Employers' organisation IBEC has proposed a number of measures aimed at boosting spending in the domestic economy.

In a pre-Budget submission published today, IBEC says conventional policy responses will not be enough to deal with the unemployment and public debt problems the country faces.

It says governments have spent the past few years concentrating on the Budget problem, but must now urgently spell out an economic growth strategy.

IBEC says the commitments to economic reform contained in the EU-IMF programme should be regarded as the bare minimum necessary, and more ambitious plans are needed to address the cost of doing business, labour markets, social welfare, and public sector efficiencies.

While the export side of the economy is doing well, the domestic economy is still contracting, and IBEC proposes a number of measures it believes will boost spending in the local economy.

It calls for a strong Government communications strategy to counteract what it regards as inaccurate and misleading claims about the economy made by domestic and international commentators, which it claims are undermining confidence among consumers leading them to spend less and save more than is normal.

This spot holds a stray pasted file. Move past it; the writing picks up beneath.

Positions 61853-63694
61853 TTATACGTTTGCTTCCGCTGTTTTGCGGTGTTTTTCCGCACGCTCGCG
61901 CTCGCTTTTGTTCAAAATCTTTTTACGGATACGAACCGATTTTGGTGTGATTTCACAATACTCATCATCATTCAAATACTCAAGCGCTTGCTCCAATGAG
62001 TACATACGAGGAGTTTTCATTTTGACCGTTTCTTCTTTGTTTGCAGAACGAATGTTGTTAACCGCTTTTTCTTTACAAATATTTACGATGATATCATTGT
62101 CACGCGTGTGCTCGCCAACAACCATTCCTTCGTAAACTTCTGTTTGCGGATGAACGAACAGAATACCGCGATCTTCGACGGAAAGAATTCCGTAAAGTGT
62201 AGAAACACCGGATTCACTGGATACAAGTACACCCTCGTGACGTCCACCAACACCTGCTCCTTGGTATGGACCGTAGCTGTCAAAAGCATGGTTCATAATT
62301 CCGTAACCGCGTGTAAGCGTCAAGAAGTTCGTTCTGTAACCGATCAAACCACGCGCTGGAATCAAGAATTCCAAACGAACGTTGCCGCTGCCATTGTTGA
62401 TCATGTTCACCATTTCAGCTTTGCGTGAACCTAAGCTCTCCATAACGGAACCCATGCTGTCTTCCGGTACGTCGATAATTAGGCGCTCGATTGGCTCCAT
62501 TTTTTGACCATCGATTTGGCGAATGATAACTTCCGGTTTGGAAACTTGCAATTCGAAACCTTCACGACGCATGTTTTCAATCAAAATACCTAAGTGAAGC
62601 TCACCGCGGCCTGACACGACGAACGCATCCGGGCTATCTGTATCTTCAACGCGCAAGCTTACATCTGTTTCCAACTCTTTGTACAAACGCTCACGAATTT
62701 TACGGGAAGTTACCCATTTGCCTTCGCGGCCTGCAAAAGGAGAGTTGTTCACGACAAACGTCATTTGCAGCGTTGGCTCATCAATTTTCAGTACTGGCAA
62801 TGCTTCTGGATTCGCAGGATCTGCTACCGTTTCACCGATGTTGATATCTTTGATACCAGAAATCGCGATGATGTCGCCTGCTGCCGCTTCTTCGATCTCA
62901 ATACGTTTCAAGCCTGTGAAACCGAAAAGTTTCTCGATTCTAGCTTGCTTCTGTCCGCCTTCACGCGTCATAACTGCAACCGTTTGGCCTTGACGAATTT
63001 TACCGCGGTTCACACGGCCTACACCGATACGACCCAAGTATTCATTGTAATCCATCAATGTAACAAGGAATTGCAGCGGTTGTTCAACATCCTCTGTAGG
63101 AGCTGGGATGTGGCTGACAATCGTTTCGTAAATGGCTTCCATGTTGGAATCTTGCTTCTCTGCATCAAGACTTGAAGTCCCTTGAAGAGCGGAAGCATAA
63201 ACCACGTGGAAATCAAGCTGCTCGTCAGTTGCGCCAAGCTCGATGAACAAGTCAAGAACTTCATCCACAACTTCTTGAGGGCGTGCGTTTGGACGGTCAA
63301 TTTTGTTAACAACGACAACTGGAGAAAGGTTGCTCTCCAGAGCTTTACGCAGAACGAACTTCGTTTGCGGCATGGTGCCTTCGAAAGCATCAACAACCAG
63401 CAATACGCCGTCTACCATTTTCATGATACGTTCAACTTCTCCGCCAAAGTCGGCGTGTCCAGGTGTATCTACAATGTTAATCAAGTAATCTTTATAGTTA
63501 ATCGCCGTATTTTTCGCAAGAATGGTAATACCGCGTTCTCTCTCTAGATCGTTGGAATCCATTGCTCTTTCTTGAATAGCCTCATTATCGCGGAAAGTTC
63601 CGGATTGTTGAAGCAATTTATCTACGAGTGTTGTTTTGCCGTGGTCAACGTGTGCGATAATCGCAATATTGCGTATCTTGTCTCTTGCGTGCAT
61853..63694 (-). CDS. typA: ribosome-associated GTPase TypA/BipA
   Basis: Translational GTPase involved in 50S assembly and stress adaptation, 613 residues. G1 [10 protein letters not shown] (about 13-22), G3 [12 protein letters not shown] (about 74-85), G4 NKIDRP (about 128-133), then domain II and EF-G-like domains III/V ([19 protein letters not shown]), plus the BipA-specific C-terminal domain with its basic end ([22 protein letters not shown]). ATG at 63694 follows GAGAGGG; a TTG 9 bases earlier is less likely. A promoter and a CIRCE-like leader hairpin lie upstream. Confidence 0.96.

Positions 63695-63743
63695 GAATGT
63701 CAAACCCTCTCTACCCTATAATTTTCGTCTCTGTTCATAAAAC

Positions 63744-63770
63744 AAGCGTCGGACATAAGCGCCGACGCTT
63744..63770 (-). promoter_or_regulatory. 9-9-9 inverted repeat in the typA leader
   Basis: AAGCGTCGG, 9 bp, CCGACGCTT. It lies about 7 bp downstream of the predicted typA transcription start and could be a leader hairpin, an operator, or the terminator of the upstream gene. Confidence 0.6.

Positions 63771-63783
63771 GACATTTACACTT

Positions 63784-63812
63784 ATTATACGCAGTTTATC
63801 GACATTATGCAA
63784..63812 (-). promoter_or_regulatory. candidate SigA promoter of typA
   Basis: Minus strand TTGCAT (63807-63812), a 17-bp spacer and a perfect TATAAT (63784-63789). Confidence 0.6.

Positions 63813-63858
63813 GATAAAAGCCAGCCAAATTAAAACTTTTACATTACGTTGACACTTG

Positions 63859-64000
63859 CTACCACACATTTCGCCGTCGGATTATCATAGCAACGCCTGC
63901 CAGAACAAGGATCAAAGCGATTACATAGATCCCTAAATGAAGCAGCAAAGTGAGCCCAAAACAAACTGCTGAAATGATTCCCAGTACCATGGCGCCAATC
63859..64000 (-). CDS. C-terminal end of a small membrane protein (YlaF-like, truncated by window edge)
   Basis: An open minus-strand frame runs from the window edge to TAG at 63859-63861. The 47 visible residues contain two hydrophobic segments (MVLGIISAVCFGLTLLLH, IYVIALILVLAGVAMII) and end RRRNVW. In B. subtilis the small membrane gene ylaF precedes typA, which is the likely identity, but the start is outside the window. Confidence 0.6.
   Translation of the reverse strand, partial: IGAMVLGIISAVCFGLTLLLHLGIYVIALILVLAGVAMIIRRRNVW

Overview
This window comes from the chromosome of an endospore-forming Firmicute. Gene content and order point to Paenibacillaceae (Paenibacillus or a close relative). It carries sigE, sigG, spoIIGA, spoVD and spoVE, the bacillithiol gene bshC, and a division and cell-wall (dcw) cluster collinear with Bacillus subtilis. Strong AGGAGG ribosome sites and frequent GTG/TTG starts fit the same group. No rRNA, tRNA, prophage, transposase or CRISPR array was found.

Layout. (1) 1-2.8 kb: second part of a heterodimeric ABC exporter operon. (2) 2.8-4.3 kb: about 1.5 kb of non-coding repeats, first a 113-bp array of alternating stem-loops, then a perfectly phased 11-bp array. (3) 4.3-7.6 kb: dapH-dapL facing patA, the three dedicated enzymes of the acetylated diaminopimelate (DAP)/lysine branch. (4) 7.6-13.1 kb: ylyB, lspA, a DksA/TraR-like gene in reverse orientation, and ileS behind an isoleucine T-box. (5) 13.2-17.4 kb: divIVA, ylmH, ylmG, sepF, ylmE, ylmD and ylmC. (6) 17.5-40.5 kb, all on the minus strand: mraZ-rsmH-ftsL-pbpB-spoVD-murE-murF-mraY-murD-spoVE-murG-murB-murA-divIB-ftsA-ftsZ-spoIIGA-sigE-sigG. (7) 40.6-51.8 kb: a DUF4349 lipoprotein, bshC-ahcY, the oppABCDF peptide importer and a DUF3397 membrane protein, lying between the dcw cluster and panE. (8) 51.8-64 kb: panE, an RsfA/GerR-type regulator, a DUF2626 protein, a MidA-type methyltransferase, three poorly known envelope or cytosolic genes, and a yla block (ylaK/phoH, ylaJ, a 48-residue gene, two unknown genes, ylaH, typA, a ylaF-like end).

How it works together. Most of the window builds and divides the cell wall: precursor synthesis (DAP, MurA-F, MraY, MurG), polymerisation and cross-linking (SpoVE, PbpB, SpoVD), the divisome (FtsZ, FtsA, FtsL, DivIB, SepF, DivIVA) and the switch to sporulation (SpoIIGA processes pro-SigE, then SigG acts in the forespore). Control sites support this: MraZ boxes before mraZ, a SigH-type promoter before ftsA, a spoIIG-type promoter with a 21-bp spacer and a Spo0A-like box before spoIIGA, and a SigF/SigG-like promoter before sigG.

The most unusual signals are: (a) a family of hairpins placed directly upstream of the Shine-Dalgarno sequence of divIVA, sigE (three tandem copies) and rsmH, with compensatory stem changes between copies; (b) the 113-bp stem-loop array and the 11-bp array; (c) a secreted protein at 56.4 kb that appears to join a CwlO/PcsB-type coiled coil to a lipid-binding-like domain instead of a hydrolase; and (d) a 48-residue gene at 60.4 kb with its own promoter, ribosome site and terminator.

IBEC also wants pension law to be changed to allow people with personal pension plans or who have made significant additional voluntary contributions (AVCs) to be allowed to draw down up to 25% of their personal plan or AVC contributions to spend now. The money drawn down would be taxed only at the 20% standard rate.

This would give some money to the Government up-front, but would represent a long-term tax loss. It is hoped this would be somewhat offset by using the money now, either to pay down debts or to spend.

The measure would mainly relate to business people who have undergone changed circumstances as a result of the collapse. IBEC regards this as a way of using some of the large stock of national savings - around €70 billion in pension funds - most of which is invested outside of the State.

IBEC also wants to push more of the €2.2 billion of child benefit payments into the economy by encouraging the spending rather than saving of this money. It proposes the payment of child benefit through an electronic payment card that can be used only to buy goods and services. This means that many upper income families in receipt of the benefit cannot save it directly, but must spend. Because the card works only in the State, it reduces the amount repatriated abroad (only around €15m annually according to IBEC).

It says people who do not want to accept the electronic payment card could continue to receive cash transfers, but would have to take a 25% cut in the amount they receive. The value of the total child benefit sum paid by the state is approximately 3% of consumer spending, which is the biggest single component of the economy.

IBEC also wants a home improvement tax credit - a tax incentive for people to get improvements made to their homes, which is a labour intensive industry. As this is a tax-based measure, it would work against the development of the informal or black economy in home repairs (nixers) so could be revenue neutral.